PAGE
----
- This amendment will enable India to negotiate for inclusion of the new nexus based rule in the form of ‘significant economic presence’ in the DTAA . However, for the current purpose, even after insertion of significant economic presence based taxation u/s 9, the cross border business profits will continue to be taxed as per the existing treaty rules , which are more beneficial .
ROYALTY AND FTS PAYMENT BY NTRO TO A NON-RESIDENT – SECTION 10(6D)
The following income arising to foreign company or non-corporate non-resident shall be exempt from tax:-
a) Income by way of royalty from the National Technical Research Organisation (NTRO), or
b) Fees for technical services rendered in or outside India to, the NTRO.
Consequently, NTRO will not be required to deduct tax at source on such payments.
AMENDMENT MADE BY FINANCE ACT , 2018
INCOME ACCRUING OR ARISING TO A FOREIGN COMPANY FROM SALE OF LEFTOVER STOCK OF CRUDE OIL – SECTION 10(48B)
Any income accruing or arising to a foreign company from sale of leftover stock of crude oil, from a facility in India shall be exempt in the following cases : –
- After the expiry of an agreement or an arrangement referred to in section 10(48A), or
- Termination of the said agreement or arrangement referred to in section 10(48A).
- Such exemption would be subject to such conditions, as may be notified by the Central Government in this behalf.
END OF AMENDMENT MADE BY FINANCE ACT , 2018
AMENDMENT MADE BY FINANCE ACT , 2018
TAXATION OF CAPITAL GAINS AT CONCESSIONAL RATE OF 10% [SECTION 112A] – INSERTED BY THE FINANCE ACT 2018
Under the existing regime of the Income-Tax Act (the Act), there was an income-tax exemption u/s 10(38) of the IT Act on long term capital gains from transfer of equity shares of a company or an unit of equity oriented fund or an unit of business trusts, provided certain conditions like chargeability to securities transaction tax (STT) were satisfied. It was felt by the Government, that this regime was inherently biased against manufacturing, and has encouraged diversion of investment in financial assets. It has also led to significant erosion in the tax base resulting in revenue loss.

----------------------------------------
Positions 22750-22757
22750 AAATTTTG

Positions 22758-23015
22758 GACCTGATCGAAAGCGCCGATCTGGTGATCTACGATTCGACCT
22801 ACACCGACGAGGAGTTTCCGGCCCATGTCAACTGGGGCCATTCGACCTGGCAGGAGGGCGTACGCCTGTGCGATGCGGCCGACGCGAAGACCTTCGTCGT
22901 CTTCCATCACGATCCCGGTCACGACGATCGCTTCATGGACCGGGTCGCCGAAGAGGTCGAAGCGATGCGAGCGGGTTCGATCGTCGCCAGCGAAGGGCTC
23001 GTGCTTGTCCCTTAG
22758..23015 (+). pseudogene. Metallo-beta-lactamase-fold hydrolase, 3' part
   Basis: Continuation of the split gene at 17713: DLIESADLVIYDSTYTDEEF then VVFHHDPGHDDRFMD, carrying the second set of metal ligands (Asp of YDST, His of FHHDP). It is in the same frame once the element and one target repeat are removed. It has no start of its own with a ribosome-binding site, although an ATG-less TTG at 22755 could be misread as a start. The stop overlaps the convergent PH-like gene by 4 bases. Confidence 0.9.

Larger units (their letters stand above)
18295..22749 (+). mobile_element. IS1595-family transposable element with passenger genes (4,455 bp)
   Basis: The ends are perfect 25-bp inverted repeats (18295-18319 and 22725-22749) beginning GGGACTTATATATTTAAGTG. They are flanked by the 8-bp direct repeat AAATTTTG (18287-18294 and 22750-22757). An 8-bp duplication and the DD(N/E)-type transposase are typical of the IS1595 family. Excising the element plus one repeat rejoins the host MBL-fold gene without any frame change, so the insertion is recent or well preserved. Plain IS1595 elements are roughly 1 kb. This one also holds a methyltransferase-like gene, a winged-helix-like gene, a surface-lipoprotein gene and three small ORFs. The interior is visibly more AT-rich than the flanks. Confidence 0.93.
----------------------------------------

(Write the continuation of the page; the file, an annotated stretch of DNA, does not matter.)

In order to minimize economic distortions and curb erosion of tax base, the Finance Act, 2018 has withdrawn exemption u/s 10(38) and introduced a new section 112A in the Act.
Section 112A , in the IT Act provides for a concessional tax rate on long-term capital gains, arising from transfer of equity share or a units of an equity-oriented fund / business trust.
Section 112A override Section 112, and provides that the tax payable by an assessee on long-term capital gains exceeding Rs 1 lakh (Long-term capital gains on equity shares, etc. are not taxable at 10% u/s 112A if the amount of capital gains is Rs. 1 lakh or less) shall be @ 10%, subject to the following conditions : –
- The total income of an assessee includes any income chargeable under the head “Capital gains;
- The capital gains arises from the transfer of a long-term capital asset, which is equity share in a company, or a unit of an equity-oriented fund or a unit of a business trust;
- Securities Transaction Tax has been paid at the time of acquisition and transfer of such equity shares. In case of unit of equity-oriented funds or unit of business trust , the securities Transaction Tax has been paid only at the time of transfer of shares.